Pick one area on which to focus and choose a manageable change you will make on a daily or weekly basis; input this change into your calendar or checklist. If possible, speak to your rabbi or spiritual mentor for guidance. The focus on repentance continues into next month until after Yom Kippur.

As the High Holidays involve reciting many prayers, for suggestions on how to enhance your prayers, see, “How to Unlock the Hidden Power of Prayer.”

Questions for the month:

“Which area do I struggle with that I’m motivated to address this Elul?”

“What is a manageable commitment I will make?

“Is it clear to me what area to focus on and how to repent (if necessary)? If it is not clear, who can I speak to for guidance?”

Take care and may God grant us success in the coming month,

Yaakov

Saturday, August 12, 2017

Who Caused This Crisis?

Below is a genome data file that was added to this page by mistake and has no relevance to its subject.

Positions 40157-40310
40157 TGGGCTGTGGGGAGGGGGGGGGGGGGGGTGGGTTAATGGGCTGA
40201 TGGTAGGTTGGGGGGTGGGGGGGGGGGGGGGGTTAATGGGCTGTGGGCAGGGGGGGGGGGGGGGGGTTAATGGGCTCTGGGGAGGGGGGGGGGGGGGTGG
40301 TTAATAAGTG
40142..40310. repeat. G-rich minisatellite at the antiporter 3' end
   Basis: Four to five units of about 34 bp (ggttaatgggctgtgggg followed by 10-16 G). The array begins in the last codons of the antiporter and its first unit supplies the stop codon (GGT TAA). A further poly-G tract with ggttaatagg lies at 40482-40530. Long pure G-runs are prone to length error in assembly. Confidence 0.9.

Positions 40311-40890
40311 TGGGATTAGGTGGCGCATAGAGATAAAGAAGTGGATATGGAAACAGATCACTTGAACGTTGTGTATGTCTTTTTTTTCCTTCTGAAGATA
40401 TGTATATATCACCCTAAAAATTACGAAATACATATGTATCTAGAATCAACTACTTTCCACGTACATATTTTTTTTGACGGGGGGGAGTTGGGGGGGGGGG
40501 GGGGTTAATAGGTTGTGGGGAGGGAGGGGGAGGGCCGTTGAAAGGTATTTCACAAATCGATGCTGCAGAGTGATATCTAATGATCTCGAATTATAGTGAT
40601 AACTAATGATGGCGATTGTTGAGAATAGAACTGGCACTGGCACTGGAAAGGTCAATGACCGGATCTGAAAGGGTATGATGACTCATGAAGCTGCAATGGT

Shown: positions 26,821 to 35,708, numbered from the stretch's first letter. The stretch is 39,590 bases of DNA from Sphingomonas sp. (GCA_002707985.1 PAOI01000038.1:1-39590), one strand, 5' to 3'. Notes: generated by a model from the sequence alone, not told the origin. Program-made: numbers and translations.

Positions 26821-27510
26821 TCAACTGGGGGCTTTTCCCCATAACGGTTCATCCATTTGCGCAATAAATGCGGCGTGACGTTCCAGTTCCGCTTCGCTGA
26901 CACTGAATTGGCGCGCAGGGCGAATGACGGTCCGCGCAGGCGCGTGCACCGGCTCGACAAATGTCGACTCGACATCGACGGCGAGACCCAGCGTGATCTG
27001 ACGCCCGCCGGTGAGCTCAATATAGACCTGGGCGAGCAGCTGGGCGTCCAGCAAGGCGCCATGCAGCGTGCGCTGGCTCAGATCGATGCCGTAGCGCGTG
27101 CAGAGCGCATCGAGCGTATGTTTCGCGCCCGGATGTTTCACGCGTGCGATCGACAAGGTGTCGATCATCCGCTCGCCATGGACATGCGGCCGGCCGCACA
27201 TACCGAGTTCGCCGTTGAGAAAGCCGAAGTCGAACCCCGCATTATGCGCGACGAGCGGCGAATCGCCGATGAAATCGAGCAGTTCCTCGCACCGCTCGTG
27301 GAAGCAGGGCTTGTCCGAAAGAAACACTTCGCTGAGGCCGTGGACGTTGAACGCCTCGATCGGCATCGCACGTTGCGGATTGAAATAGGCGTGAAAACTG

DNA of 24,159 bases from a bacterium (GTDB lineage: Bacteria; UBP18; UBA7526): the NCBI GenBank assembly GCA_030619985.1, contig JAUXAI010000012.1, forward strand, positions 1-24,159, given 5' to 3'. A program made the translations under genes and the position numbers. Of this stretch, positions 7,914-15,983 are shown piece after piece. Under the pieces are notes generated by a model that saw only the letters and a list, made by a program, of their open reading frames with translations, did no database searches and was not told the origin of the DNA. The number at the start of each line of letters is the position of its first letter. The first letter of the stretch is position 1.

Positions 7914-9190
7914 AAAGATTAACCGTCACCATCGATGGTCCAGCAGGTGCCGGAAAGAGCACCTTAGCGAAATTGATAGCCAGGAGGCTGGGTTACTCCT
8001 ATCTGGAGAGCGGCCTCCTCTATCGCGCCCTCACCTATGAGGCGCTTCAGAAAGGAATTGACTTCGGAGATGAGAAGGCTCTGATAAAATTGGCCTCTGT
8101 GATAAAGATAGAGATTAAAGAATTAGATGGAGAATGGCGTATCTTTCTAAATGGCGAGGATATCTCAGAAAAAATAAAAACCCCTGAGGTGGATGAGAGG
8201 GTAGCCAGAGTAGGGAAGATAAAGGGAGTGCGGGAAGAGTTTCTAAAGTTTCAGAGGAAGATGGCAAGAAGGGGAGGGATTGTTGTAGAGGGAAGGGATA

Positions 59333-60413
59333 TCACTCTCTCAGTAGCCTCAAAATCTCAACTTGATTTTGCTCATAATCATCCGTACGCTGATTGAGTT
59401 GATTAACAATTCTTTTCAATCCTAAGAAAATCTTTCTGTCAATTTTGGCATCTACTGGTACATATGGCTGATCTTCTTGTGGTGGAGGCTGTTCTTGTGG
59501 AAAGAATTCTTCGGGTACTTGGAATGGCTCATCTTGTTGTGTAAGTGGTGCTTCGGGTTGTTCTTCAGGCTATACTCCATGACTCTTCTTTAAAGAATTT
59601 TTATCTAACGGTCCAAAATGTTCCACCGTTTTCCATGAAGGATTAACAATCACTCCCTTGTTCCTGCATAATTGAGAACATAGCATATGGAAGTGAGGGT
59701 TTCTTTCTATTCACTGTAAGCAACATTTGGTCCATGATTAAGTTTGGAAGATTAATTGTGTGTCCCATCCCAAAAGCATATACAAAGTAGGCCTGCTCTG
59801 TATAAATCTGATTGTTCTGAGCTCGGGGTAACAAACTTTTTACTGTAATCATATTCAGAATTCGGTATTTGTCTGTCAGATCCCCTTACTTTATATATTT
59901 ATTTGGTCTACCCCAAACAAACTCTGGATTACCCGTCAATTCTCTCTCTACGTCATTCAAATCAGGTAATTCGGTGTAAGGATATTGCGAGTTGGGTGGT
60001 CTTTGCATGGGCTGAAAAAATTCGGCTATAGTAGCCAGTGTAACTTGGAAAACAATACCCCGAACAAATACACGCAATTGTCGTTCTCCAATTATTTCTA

Dear Friends,

In response to a crisis, whether in our community or an international crisis, we often wonder:
Who Caused This Crisis?

Have a good week,

Yaakov

Saturday, August 5, 2017

What Does God Want from Me?

Dear Friends,

In this week's Torah portion, Ekev, Moses asks the Jewish people:

"What does Hashem, your God, request of you?"

His answer is discussed in the article:

What Does God Want from Me?

Have a great week,

Yaakov

Saturday, July 29, 2017

Longing for the Redemption

Dear Friends,

Tisha B'Av starts this Monday night.


If the Messiah does not come beforehand, may this be the last Tisha B'Av we mourn, 

Yaakov 


Saturday, July 22, 2017

Av: Restoring Love

Dear Friends,

We mourn the loss of those who died in recent terror attacks in Israel, the most recent being this past Shabbat, when three family members were murdered during their Shabbat meal in the town of Halamish. We pray for the speedy recover of one of the family members who was seriously injured.